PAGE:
-ology, -logy, -ologist, -logist

(Greek: a suffix meaning: to talk, to speak; a branch of knowledge; any science or academic field that ends in -ology which is a variant of -logy; a person who speaks in a certain manner; someone who deals with certain topics or subjects)

The word -ology is a back-formation from the names of certain disciplines. The -logy element basically means "the study of ____". Such words are formed from Greek or Latin roots with the terminal -logy derived from the Greek suffix -λογια (-logia), speaking, from λεγειν (legein), "to speak".

The suffix -ology is considered to be misleading sometimes as when the "o" is actually part of the word stem that receives the -logy ending; such as, bio + logy.

Through the years -ology and -logy have come to mean, "study of" or "science of" and either of these suffixes often utilize the form of -ologist, "one who (whatever the preceding element refers to)".

The examples shown in this unit represent just a small fraction of the many words that exist in various dictionaries.

posologist
Someone who specializes in the creating of and mixing or combining of medical doses.
posology
1. The science of medical doses.
2. The science dealing with compilations of medical dosages.
3. The pharmacological determination of appropriate doses of drugs and medicines.
potamologist
A specialist in the study of rivers.
potamology
potamology, potamological
In hydrology, the study of rivers.
primatologist (s) (noun), primatologists (pl)
A scientist who specializes in the branch of zoology that is concerned with the study of monkeys, the apes, and mankind, and their extinct predecessors: The famed primatologist, Dr. Travis, traveled extensively in the Americas, researching the common characteristics between Old World and New World monkeys.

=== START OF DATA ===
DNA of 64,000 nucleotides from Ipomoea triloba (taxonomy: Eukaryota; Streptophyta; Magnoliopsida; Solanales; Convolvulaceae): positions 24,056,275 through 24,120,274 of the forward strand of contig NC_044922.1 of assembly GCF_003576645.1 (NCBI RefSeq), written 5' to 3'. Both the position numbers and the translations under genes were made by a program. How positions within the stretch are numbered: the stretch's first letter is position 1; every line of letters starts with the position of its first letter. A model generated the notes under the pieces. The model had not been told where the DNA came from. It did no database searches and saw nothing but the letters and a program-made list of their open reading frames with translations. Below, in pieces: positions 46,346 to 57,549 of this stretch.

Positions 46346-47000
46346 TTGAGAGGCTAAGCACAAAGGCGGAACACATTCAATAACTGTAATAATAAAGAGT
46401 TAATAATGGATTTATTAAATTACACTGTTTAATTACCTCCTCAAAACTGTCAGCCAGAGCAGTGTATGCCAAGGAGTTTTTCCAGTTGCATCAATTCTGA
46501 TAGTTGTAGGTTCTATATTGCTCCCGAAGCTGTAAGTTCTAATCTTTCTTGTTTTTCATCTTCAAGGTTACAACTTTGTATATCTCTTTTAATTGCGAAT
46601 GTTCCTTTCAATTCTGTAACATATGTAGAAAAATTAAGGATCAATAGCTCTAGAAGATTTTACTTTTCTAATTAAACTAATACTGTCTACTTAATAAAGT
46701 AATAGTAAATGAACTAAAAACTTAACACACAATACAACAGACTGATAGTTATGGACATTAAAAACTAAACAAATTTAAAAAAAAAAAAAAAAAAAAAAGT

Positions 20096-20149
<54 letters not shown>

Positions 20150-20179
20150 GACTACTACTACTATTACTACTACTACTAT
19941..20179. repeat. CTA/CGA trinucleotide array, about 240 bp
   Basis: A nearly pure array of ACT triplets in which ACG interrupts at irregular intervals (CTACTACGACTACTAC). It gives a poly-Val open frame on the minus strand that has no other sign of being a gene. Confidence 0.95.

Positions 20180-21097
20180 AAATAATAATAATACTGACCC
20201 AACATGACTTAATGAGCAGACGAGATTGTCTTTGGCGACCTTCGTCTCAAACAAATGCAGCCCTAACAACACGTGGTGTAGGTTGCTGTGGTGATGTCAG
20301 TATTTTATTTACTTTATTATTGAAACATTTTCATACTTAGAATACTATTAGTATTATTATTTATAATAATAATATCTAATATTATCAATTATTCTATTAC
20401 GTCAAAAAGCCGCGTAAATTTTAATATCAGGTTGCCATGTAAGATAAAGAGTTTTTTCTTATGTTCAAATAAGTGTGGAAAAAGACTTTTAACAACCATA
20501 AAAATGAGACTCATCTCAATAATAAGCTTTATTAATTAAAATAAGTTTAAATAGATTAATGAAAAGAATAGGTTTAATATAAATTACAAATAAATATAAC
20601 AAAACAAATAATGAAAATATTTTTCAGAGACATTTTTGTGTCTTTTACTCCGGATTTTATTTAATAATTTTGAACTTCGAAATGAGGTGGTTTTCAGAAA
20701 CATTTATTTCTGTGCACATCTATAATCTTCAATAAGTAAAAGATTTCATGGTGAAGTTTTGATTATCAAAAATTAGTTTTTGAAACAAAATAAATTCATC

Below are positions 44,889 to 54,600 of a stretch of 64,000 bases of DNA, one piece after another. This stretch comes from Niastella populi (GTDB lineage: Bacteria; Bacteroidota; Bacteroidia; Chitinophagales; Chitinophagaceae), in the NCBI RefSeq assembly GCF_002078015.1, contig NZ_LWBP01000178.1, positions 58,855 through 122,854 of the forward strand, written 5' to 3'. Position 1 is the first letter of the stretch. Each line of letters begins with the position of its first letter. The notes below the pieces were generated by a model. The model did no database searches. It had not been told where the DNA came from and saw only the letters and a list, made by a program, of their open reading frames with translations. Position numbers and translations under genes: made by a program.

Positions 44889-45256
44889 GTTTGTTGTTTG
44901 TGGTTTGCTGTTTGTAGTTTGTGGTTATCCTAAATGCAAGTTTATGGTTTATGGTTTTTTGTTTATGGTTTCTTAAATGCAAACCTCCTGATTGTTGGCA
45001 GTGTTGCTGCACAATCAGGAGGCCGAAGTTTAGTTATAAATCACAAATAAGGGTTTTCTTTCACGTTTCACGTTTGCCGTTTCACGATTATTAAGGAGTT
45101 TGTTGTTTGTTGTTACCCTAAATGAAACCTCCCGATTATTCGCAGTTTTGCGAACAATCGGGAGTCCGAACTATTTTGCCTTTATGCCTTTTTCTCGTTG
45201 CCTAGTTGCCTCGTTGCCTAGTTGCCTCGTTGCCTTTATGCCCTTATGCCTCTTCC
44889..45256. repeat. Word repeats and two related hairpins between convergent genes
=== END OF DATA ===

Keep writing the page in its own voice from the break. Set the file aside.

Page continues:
proctologist
proctology
promorphologist
Someone who considers organisms and their parts geometrically.
promorphology
1. The branch of morphology that studies the forms of organisms from a mathematical point of view.
2. In biology, the morphology of organic forms with reference to mathematical figures or to a few fundamental types of structure.

The mathematical conception or geometrical treatment of organic forms.

protoarchaeology, protoarcheology
The study of prehistoric human artifacts and human fossils.
protobiology
The phase of science dealing with life forms more minute than bacteria; such as, the ultraviruses and bacteriophages.
protozoology
The branch of zoology dealing with the study of protozoa or single-celled parasitic organisms with flexible membranes and the ability to move.
psammologist
psammology
Cross references of word families related directly, or indirectly, to: "talk, speak, speech; words, language; tongue, etc.": cit-; clam-; dic-; fa-; -farious; glosso-; glotto-; lalo-; linguo-; locu-; logo-; loqu-; mythico-; ora-; -phasia; -phemia; phon-; phras-; Quotes: Language,Part 1; Quotes: Language, Part 2; Quotes: Language, Part 3; serm-; tongue; voc-.